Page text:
- August 22 - Federal Way Community Center (Alder & Birch rooms), 876 South 333rd St, Federal Way- August 23 - Edison Place Event Center (Edison Room), 201 North Rock St, Centralia - August 24 - The Lincoln Center (Monroe Ballroom), 1316 North Lincoln St, Spokane - August 25 - Clarion Hotel & Conference Center (Selah Wapato rooms), 1507 North First St, Yakima

In addition to attending one of the above meetings, please comment on the issues at the WDFW’s hunting website. Your voice matters! Comments must be submitted by Tuesday, September 20.

Tuesday, August 9, 2011

Most Washington Fishing,Hunting License Fees Increase Sept.1

OLYMPIA—Starting Sept. 1, the base cost of most Washington hunting and fishing licenses will increase.
This is the first general recreational license fee increase in more than a decade.
The 2011 Legislature approved the new fees to help meet rising costs and a shortfall in revenue for managing hunting, fishing and the fish and wildlife populations that are the focus of those activities.
Not all license fees will increase, and some will decline, including those for youth, seniors and persons with disabilities. New license fee prices are available on the Washington Department of Fish and Wildlife (WDFW) website at
“The new fees are critically important in maintaining fishing and hunting opportunity and make it possible for the department to fulfill its dual mission of conserving species while providing sustainable fishing, hunting and outdoor recreation across the state,” said WDFW Director Phil Anderson. “The fees reflect the cost of managing specific fisheries and hunts, and are competitive with fees charged in neighboring states. At the same time, we made an effort to encourage broad participation through youth and senior discounts.”
The new fees are expected to generate about $8 million annually for activities that support hunting and recreational fishing. Recreational license and permit revenue is used to manage fisheries and hunting seasons, produce trout and steelhead for recreational fisheries, enforce regulations, monitor fish and game populations and help maintain wildlife lands.
Revenues from the license fee increase will replace a temporary 10 percent license sale surcharge that expired in June, and will fill a projected deficit in the account that funds fishing and hunting activities. Without the license fee increase, WDFW would have been forced to make major cuts in hunting and fishing seasons and opportunities.
“Fishing and hunting contribute more than $1.4 billion a year to the state’s economy, benefitting local communities, small business owners and the people they employ,” Anderson said. “Maintaining fishing and hunting opportunity is vital to Washington’s economy and quality of life.”

Wednesday, August 3, 2011

Oregon DFW Airlifts Trout to 500 High Lakes

29 July 2011
fish drop
A helicopter releases a canister of trout fingerlings into Todd Lake near Bend during a biennial high lakes stocking project administered by the Oregon Department of Fish and Wildlife.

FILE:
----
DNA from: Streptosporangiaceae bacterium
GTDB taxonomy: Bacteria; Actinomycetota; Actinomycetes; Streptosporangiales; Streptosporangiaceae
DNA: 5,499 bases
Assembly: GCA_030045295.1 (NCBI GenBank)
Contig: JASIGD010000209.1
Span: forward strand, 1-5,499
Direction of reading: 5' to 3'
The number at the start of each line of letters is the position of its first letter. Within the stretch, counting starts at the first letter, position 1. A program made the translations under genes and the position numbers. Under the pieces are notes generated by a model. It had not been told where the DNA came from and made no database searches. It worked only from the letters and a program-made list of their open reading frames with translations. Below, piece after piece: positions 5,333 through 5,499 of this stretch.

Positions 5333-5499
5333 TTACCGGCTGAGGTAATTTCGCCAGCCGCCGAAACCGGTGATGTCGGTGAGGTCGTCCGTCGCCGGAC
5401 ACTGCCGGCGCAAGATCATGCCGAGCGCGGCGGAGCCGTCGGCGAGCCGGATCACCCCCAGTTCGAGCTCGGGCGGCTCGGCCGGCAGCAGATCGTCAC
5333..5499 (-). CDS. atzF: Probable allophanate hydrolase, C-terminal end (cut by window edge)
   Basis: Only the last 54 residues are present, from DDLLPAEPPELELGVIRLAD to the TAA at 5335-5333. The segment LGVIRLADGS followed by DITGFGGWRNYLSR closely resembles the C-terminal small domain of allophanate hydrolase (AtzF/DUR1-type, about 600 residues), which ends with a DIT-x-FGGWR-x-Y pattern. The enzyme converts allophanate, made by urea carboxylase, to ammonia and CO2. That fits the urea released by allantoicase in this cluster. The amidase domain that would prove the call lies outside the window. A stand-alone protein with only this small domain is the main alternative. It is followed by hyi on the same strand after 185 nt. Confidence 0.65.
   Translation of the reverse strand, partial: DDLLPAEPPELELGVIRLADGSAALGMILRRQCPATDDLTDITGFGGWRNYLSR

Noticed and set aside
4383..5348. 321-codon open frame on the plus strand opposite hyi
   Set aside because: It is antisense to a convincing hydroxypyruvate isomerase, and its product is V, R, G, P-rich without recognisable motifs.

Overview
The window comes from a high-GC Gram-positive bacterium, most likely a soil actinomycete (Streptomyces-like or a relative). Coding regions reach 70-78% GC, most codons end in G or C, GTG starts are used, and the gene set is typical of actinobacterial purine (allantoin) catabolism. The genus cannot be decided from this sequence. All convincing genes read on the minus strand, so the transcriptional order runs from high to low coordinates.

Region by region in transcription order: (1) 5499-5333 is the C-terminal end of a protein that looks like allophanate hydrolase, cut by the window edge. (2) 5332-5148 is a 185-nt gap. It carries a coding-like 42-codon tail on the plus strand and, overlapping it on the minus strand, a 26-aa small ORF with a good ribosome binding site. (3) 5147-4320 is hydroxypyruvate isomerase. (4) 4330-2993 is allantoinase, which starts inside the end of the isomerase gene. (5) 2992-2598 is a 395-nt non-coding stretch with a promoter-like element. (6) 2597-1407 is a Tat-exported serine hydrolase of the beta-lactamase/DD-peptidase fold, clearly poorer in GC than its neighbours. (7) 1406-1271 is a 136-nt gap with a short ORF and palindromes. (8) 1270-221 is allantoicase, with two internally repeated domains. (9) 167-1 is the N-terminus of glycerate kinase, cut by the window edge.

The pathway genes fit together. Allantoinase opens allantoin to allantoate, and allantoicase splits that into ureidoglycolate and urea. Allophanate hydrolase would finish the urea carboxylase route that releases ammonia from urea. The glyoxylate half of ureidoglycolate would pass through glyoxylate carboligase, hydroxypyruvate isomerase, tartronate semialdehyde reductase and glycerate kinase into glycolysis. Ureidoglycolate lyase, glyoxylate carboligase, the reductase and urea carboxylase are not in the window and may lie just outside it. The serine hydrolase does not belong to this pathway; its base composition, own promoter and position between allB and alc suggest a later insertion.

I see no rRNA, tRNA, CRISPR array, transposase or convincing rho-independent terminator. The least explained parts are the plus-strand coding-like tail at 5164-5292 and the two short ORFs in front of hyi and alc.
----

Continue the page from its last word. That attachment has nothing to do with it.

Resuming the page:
- Photo by Rick Swart, ODFW -
SALEM, Ore. – The Oregon Department of Fish and Wildlife took to the air last week to release 345,000 trout in approximately 500 lakes throughout the Cascade mountain range.
Rainbow, brook and cutthroat trout ranging from 1 to 2 inches in length were trucked from five ODFW hatcheries to heliports at Mt. Hood, Hoodoo Ski Area, Fall River Hatchery, and Klamath Falls so they could be airlifted to some of the state’s most spectacular fishing destinations.
“There is a lot of interest in fishing Oregon’s high mountain lakes, especially this time of year,” said Rhine Messmer, ODFW Recreational Fisheries Program Manager for Inland Fisheries. “It can be really good fishing. The thing about Oregon’s high lakes is there are not a lot of places in the lower 48 United States where you can have this kind of wilderness fishing experience.”
The trout are transported by helicopter in a custom made shuttle carrying 30 individual canisters that hold a couple gallons of water and up to 1,000 fingerlings apiece. The canisters can be opened individually by remote control while the chopper is hovering over a lake. Biologists like to use the smaller, juvenile fish because they can make the 50-100 ft. fall to the lake with less trauma than larger fish, which improves survival rates.
Data collected afterwards in ODFW sampling surveys have shown that once in their new environs the trout are able to establish themselves and grow to harvestable sizes, mostly in the 8- to 12-inch range, but some lakes do produce trout up to or larger than 15 inches.
“It can be very rewarding after a long hike to catch some nice trout and be able to cook them up for dinner or breakfast right out of the lake,” Messmer said.
High lakes fish stocking is nothing new in Oregon. ODFW has been releasing trout in the high lakes for decades. What is new is technology that is making aerial stocking more efficient. Biologists for each participating watershed district plot the flight paths and release sites on handheld GPS units, which they then use to help the helicopter pilot navigate directly to each lake with pinpoint accuracy.
High lakes fishing is very popular according to a survey of anglers conducted by ODFW in 2006. Of those anglers surveyed, 25 percent identified Oregon’s high lakes as their preferred place to fish for trout. That equates to roughly 52,000 anglers per year, according to Messmer.
“It can be a really good fishing experience,” he said. “The crowds are usually smaller, you don’t have competing activities like boats and jet skis, and it’s generally more relaxing, not to mention some exceptional scenery.”
ODFW is currently developing a database of high lakes fisheries, which the department plans to post on its website. In the meantime, anglers are encouraged to consult with local district fish biologists for information about specific lakes.
Contact:Rhine Messmer (503) 947-6214
Rick Swart (971) 673-6038